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Charlotte Green Home can be taken off the grid

JimGleeson 3Jim Gleeson’s intention when creating his vision of a uniquely Charlotte-style home was to design a house adaptable enough to fit into the region’s existing neighborhoods while being on the forefront of energy efficient technology and environmentally holistic construction.

“The Charlotte Green Home should be at once at home on any street in Charlotte, AND a perfect response to the orientation and environmental characteristics of its site,” he writes. “It should feature clean air, healthy materials and finishes, and low maintenance; it should allow its owners unlimited access to water- and energy-saving techniques, now and in the future.”

Gleeson, of Design Integration, specializes in the design and planning of green homes, including many award-winning and certified green homes from Lake Wylie to Statesville.

“I do only passive solar green custom homes and was the first and maybe still only architect to concentrate on authentically certifiable energy efficient homes,” he wrote in response to emailed questions. “They are mostly contemporary but have shown how these techniques can be applied to any style.”

While the “Charlotte Green Home” is meant to have curb appeal in any neighborhood in the city, it is also designed to achieve 50 percent energy reduction compared to a similar home through the use of passive solar design, a high-efficiency ground source heat pump, and a solar chimney to help the home retain warmth in the winter and release heat in the summer. It’s also positioned so that its living area windows are shaded from direct summer sun but warmed and lit by direct winter sun.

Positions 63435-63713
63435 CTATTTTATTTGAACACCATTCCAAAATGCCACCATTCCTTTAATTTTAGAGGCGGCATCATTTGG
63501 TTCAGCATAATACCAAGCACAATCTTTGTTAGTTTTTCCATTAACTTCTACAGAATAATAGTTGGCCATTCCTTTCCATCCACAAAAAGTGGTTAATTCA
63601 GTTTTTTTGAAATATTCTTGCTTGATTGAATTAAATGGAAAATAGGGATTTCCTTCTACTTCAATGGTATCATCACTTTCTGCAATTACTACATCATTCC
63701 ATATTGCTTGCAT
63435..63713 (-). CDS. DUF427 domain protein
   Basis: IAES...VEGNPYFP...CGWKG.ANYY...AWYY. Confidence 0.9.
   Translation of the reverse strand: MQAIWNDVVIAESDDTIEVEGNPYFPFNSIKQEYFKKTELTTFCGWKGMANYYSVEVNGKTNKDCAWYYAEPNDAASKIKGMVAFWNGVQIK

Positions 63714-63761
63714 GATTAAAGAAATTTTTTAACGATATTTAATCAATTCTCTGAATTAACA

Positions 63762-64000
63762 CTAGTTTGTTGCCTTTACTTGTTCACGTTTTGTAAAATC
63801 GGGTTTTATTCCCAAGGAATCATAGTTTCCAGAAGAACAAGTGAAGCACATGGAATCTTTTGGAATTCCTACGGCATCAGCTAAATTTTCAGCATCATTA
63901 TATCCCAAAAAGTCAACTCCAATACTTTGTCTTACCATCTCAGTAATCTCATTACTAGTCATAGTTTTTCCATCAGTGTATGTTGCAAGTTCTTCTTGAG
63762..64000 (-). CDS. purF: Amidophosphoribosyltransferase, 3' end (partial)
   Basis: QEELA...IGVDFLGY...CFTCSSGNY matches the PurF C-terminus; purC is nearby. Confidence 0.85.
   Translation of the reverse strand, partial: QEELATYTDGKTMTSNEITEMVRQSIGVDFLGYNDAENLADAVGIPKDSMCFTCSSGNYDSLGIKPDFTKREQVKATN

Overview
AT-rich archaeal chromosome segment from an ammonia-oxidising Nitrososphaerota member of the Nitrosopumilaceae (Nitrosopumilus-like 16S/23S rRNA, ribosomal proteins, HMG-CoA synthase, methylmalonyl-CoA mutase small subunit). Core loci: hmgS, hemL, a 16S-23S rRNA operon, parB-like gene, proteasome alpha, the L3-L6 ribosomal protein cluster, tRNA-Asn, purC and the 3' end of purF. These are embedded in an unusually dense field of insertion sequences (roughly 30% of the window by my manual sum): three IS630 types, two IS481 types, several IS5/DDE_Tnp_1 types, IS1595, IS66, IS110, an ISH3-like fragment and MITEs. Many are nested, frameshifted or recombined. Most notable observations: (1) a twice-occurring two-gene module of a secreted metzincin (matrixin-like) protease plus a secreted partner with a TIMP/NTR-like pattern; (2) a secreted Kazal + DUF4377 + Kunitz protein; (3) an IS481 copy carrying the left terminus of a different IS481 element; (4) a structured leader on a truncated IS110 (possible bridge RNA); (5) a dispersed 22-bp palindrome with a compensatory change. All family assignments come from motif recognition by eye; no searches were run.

It is designed to be adapted in the future to provide full power generation through photovoltaic systems, be water neutral through the use of rain capture, self-contained waste treatment and water reuse, and eliminate high-maintenance grass in favor of indigenous plants.

“If there is to be any kind on consensus on what a Charlotte home should be, it must be BOTH comfortable among its neighbors AND functional, not only for its owners, but relative to the environment, resources and economy, he wrote on his submission. “It must also be capable of the sustainability needs of the future.”

When asked why he chose to submit a design, Gleeson responded in part: “I believe aesthetics and performance must go hand in hand. If a home or any building is great looking but is not energy efficient and wasn’t built using the healthiest and greenest materials in my opinion it is not ‘good’ architecture. There is no reason any house couldn’t have been designed to use passive solar principals. I submitted a design to show how a house might do all these things and still fit aesthetically in a Charlotte neighborhood. In addition, it should certainly be adaptable to future energy and sustainability demands – even off the grid!”

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